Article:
17 May 2012
The costs and benefits of introducing ultra-low sulfur fuel for aviation have been weighed up in a new study, and there are unexpected pros and cons. Modelling showed that desulfurising jet fuel would improve air quality, preventing between 1000 and 4000 deaths globally each year. It would cost the global aviation industry $1-4 billion (£0.63-2.5 billion) per year – ¢2-7 per gallon of jet fuel – which equates to an increase in the cost of jet fuel of around 2%.
But the study also pointed to climate downsides: desulfurising fuel would reduce the formation of cooling sulfate particles, which currently offset some global warming. ‘Overall, desulfurising jet fuel would reduce aviation’s impact on public health by perhaps a quarter, but may increase its climate impact by about a tenth,’ notes lead author Steven Barrett of the Department of Aeronautics and Astronautics at the Massachusetts Institute of Technology (MIT), US. ‘If you compare the costs and the benefits they come out as being broadly even in our analysis.’
The European Aviation Safety Agency (EASA) and the US Federal Aviation Administration (FAA) have recently sponsored studies into ultra-low sulfur jet fuel standard (15ppm), or ULSJ, and the FAA wants to half aviation’s serious health impacts by 2018, relative to a 2005 baseline. Ground transportation and shipping have already been required to reduce sulfur emissions, which has cut atmospheric sulfur oxides (SOx).
The sulfur content of aviation fuel has not been regulated, however, and hits highs of 3000ppm – though aviation fuel averages 600ppm in practice. Moreover, an EASA report recently noted that the sulfur content of aviation fuel has been rising thanks to an increasing dependence on high sulfur crude oils from the Middle East and Venezuela.
The public health benefits of ULSJ are down to its lower SOx emissions, Barrett says. The process of removing sulfur from fuel, however, takes energy and creates CO2. ‘We estimated that desulfurising jet fuel would increase lifecycle CO2 emissions by 2%,’ says Barrett. ‘The hydrogen sulfide produced from desulfurisation is converted to elemental sulfur or sulfuric acid, which there is a market for.’
Currently, hydrodesulfurisation (HDS) is the gold standard for removing sulfur from fuels. ‘Every operating refinery in the world uses hydrodesulfurisation,’ says Michael Timko, a chemical engineer at MIT, ‘a process which uses hydrogen, high pressure, reasonably high temperature and a catalyst to chemically reduce the sulfur content of a fuel, which is bound up in a variety of organosulfur compounds and converted into hydrosulfide.’ There are problems with this approach, though. As the sulfur content rises, hydrogen pressure must rise too. Residence times need to increase too, which means production is slower and more energy intensive, he adds.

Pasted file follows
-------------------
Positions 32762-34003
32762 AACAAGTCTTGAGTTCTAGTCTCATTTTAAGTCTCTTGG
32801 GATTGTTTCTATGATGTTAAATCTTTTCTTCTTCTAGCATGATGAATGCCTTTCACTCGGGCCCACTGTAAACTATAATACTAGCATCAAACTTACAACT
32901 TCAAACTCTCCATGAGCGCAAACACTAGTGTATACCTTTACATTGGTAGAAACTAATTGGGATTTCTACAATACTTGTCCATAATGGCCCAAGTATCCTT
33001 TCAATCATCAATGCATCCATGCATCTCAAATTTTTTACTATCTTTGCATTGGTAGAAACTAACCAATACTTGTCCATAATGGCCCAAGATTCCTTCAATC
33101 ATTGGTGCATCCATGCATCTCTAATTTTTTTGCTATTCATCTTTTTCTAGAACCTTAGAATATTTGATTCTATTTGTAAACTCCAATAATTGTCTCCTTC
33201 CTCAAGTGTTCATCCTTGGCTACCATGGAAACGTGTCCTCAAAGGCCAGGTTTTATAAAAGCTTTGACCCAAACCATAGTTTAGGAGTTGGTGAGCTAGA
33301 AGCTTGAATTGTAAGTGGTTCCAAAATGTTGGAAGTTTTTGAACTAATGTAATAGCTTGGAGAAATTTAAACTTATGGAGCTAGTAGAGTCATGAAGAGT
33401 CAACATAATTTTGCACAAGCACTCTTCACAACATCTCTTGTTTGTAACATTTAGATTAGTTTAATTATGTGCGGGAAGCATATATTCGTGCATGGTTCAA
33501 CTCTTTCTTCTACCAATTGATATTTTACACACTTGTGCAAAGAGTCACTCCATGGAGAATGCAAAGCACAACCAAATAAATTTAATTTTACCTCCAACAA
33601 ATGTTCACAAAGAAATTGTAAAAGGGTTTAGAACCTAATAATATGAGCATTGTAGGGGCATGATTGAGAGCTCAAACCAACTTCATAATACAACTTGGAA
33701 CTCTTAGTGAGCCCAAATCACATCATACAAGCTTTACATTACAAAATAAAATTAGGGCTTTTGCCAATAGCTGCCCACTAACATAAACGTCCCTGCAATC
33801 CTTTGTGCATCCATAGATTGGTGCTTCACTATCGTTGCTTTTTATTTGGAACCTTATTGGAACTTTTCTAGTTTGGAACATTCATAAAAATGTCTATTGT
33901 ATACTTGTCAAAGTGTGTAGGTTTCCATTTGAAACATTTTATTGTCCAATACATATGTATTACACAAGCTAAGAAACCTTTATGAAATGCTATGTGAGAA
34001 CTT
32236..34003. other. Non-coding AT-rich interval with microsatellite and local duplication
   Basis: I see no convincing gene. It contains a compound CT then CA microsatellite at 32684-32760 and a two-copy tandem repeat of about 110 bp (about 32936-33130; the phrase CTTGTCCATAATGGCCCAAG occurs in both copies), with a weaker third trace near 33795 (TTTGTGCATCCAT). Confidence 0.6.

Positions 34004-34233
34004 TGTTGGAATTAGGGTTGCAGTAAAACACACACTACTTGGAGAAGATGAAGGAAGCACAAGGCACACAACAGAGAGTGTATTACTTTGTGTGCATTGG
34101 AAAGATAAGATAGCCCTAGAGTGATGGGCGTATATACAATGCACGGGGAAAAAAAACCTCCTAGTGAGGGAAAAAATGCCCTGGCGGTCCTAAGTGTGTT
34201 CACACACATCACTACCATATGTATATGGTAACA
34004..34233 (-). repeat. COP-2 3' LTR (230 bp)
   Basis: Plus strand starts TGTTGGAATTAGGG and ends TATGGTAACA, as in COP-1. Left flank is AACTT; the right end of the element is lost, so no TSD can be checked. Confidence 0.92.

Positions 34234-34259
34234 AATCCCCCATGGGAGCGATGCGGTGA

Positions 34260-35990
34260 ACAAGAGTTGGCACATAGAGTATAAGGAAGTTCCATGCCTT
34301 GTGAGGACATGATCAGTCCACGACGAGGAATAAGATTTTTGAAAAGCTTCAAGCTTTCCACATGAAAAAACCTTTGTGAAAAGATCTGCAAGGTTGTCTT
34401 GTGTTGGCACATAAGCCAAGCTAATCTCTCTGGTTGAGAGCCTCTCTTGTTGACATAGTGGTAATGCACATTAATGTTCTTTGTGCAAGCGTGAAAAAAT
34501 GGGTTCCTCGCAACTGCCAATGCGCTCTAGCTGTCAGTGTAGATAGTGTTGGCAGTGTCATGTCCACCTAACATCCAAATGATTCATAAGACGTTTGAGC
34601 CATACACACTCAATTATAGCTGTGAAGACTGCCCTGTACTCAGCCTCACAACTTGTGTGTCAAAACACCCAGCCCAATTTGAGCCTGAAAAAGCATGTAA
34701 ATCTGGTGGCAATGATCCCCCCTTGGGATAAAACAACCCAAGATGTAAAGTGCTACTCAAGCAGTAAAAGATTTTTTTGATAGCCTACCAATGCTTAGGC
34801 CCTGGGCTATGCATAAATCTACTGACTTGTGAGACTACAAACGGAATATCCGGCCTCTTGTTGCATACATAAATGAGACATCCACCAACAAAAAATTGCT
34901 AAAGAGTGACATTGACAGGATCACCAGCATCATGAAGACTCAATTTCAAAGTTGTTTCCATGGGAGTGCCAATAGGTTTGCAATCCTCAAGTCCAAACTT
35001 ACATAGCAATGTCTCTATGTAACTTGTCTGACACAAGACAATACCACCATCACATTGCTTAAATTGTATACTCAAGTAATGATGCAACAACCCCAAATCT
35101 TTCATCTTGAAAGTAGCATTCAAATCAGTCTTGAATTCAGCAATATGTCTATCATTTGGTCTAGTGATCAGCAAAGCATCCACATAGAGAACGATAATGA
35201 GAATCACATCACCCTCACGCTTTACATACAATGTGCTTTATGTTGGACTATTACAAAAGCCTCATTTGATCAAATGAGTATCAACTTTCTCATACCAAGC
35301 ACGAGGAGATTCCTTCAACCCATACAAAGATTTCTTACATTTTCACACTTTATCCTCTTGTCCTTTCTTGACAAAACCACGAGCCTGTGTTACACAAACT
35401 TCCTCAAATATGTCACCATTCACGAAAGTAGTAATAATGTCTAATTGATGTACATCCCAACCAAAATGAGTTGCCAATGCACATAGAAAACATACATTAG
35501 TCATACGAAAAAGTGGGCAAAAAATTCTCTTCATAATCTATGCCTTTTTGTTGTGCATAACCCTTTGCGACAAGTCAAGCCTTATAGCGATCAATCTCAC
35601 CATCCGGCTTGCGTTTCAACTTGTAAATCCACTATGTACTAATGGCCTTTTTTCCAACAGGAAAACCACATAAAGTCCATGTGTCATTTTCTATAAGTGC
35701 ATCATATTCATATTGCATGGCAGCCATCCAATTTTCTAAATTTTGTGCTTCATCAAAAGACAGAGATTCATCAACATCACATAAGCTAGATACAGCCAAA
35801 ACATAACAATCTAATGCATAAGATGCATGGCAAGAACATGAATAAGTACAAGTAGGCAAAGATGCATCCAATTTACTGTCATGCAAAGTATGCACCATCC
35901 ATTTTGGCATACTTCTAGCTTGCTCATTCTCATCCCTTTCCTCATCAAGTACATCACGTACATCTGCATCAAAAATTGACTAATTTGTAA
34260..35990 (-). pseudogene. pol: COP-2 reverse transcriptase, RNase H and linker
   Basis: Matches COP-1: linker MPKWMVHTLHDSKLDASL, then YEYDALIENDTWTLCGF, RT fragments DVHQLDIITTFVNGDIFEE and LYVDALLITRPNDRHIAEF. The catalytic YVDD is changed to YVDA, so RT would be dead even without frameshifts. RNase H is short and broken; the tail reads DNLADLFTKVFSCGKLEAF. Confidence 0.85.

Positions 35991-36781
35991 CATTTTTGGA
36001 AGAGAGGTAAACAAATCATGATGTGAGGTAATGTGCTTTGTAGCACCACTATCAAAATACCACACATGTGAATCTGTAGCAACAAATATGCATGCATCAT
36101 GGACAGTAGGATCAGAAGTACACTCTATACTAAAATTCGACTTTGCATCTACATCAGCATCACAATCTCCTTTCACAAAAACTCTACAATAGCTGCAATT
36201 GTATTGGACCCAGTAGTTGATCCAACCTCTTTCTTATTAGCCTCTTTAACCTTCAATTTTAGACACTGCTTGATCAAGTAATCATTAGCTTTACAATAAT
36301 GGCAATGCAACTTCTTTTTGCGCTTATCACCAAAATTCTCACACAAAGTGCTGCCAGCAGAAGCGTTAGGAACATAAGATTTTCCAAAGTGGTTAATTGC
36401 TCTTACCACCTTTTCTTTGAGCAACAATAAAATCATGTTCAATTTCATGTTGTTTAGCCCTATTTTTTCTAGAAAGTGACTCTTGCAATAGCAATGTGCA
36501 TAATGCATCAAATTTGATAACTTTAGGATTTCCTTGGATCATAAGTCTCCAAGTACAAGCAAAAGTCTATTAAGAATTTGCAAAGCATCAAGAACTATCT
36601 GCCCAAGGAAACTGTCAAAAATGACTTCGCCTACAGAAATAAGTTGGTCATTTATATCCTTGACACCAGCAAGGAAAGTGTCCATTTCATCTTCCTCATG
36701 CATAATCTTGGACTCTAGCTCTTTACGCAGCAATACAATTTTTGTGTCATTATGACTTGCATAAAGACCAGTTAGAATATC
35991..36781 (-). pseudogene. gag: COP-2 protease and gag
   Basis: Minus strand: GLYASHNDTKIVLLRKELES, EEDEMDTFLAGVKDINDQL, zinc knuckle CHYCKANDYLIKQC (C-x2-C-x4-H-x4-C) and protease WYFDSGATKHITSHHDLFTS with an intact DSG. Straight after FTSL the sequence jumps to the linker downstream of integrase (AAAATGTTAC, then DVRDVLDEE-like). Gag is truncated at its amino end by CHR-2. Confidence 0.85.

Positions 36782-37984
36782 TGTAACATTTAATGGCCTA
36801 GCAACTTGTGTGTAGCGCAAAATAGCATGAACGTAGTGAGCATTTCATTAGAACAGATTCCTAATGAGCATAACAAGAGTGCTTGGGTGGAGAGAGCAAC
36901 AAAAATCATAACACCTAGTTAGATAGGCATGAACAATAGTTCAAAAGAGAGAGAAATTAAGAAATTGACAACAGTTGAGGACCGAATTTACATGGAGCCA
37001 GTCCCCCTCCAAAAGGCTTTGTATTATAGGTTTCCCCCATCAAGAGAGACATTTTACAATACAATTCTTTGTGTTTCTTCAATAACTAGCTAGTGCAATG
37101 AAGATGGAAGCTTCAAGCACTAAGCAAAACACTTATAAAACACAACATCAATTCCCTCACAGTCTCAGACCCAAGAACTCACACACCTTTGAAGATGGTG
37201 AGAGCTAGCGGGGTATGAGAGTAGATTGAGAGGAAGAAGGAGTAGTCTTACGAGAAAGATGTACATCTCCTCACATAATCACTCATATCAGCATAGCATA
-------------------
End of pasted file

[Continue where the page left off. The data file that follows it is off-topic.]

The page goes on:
The study assumed that sulfur would be removed by the process of HDS. ‘There might be a cheaper or more environmentally friendly way of desulfurising fuel that would change this significantly,’ Barrett says. ‘But this provides a reference case of how things are today.’ Novel processes for removing sulfur include the use of reactive adsorbents, usually transition metals supported on base oxides such as zinc oxide; oxidative desulfurisation, where aromatic sulfur species are transformed to sulphone species, then removed in a second step; and the use of sorbents such as zeolites and active carbon.
However, refineries prefer to use HDS to remove sulfur, Timko says, ‘and only consider other options as a fall back’. Arno De Clerk at the University of Alberta, who has 15 years industrial experience in refining, agrees: ‘Refineries tend to be very conservative beasts. They would prefer going with standard technology.’
‘If they are forced to go to a low sulfur specification on jet fuel, they will push the kerosene through their distillate hydrotreaters,’ says De Clerk, though in many cases refineries already produce low sulfur fuels. However, some refineries which do not hydrotreat and employ only sweetening technology to change the nature of the sulfur compounds in the end product may find it more expensive to adjust.
Barrett acknowledges that there are uncertainties in the published model and putting a value on reducing each death is not straightforward. ‘That varies by country depending on the income level of people in different countries,’ he points out. ‘Ultimately a decision on something like this has to take in many more factors than just adding up the monetised lives saved and subtracting the costs of implementing it.’
De Klerk has doubts about ‘modelling that looks at simple explanations for very complex phenomenon,’ such as climate change. ‘The removal of sulfur in general is a good thing. We have removed the sulfur from all other fuel types for road transportation and there is no reason why we shouldn’t remove it from jet fuel,’ he says. ‘But in terms of cost-benefit, I don’t know.’
Certainly modelling for health effects and climate impacts is anything but straightforward. Mark Jacobson, an atmospheric scientist at Stanford University, US, has also looked at ultra-low diesel. Jacobson’s group’s model showed that aircraft sulfates actually contributed to warming. ‘Namely, because sulfate coats black carbon particles in aircraft exhaust, increasing the warming due to black carbon, the reduction in sulfate reduces the coating, cooling the climate relative to higher sulfur content in jet fuel.’ Barrett also pointed to this possible effect as an uncertainty in his model.
Jacobson’s group agrees that low sulfur jet fuel should reduce local concentrations of SOx at ground level, but believes most of these effects will be due to emission changes near airports and after takeoff, rather than emissions from cruise altitude. ‘Having said all this, this study is important for identifying several important issues relevant to the effects of aircraft on climate and human health,’ Jacobson adds.